Syphilis is an infectious disease which can infects the genitals, anus, lips and the mouth. The cause of the syphilis is the bacterium Treponema Pallidum.
It is passed from one person to another through the sexual contact or kissing. The bacterium Treponema Pallidum is transmitted by directly touching the infected area while having sexual intercourse, whether oral, anal or vaginal. A fetus can be also be infected with syphilis if the woman suffers from this disease during her pregnancy and this is a case called congenital syphilis. Clothes, swimming pools, tubs, door knobs or other infected objects ( such as knives, forks, spoons) cannot transmit this disease.
The symptoms can be similar to other sexually transmitted diseases and they occur after 10 to 90 days. In the first phase a small round sore, medically called a chancre, appear on the outer part of the genitals or in the rectal area or in the mouth. It can be visible from one to five weeks and if not treated the situation gets worse.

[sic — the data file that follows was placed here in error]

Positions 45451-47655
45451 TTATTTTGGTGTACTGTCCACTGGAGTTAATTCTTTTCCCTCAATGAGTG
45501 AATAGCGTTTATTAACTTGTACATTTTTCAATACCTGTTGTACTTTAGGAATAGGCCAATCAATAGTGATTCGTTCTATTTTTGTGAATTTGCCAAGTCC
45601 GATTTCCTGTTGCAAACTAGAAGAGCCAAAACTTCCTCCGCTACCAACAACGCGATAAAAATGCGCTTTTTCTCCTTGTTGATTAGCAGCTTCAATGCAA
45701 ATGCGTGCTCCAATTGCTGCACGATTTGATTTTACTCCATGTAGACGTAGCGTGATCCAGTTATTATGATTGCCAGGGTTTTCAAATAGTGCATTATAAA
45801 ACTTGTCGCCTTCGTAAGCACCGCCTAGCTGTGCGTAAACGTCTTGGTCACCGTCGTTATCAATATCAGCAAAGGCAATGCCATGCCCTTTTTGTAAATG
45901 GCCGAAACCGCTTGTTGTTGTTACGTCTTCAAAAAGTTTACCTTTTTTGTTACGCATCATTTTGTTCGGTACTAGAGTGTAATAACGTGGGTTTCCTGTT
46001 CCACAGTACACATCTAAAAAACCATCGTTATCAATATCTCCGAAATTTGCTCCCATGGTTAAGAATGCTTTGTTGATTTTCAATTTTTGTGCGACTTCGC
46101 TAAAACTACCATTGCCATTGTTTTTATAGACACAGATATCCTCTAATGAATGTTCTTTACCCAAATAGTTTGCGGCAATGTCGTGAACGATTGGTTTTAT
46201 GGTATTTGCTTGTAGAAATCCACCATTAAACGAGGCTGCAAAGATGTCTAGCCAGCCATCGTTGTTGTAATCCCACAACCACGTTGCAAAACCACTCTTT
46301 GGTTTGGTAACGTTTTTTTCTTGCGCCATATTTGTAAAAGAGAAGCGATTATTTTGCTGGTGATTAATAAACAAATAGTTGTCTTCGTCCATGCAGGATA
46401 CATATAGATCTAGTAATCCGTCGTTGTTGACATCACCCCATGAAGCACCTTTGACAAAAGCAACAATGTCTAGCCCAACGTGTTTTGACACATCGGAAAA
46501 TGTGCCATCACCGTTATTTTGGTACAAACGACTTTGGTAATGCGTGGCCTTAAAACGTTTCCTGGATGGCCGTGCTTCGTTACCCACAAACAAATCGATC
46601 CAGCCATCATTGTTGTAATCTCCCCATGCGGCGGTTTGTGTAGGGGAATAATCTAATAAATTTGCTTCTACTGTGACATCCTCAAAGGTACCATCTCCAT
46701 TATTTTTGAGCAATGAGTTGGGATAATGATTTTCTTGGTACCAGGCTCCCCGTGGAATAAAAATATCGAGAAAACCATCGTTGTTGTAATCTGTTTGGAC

In the second phase a non-itchy rash affects the whole skin. Rashes occur on the hands, feet and throughout the whole body in the way of spots, warts on the groins, sores in the mouth, acne, dark circles and can resemble chicken pox. The rash lasts for a few weeks and is often accompanied by loss of appetite, headaches, swollen glands and feverish conditions.
If the disease has not been treated in the above-mentioned phase, it spreads to inner organs. The symptoms of this third phase can be noticeable years after the infection. Syphilis affects and damages heart, blood vessels, nerves, bones and other organs. It leads to blindness, paralysis, impotency, mental disorders, bone and joints pains, ulcers and even tumors, and blood blockage. The severe effects may lead to death.
Pregnant women with syphilis pass the disease to their babies. If a woman has not been treated or has been treated after the 34th week of pregnancy, there is a high chance that the baby to be infected. A baby may be born without any symptoms, but the symptoms appear after few weeks in the form of a small head, sores on the skin, aching bones, patches in the mouth, runny nose and in most cases if untreated, babies become mentally retarded. 12 % of babies die from syphilis.
Syphilis tests include blood tests and sores examinations under the microscope. It is advisable for pregnant women to do blood tests for syphilis. Even after the syphilis is cured, small traces of antibodies can be found in the blood.
Penicillin is the most important in the treatment of syphilis. Higher doses are needed in the case of syphilis lasting for more than a year. A newborn baby must be given a penicillin dose every day for 10 days. There are no other alternative methods for curing this disease.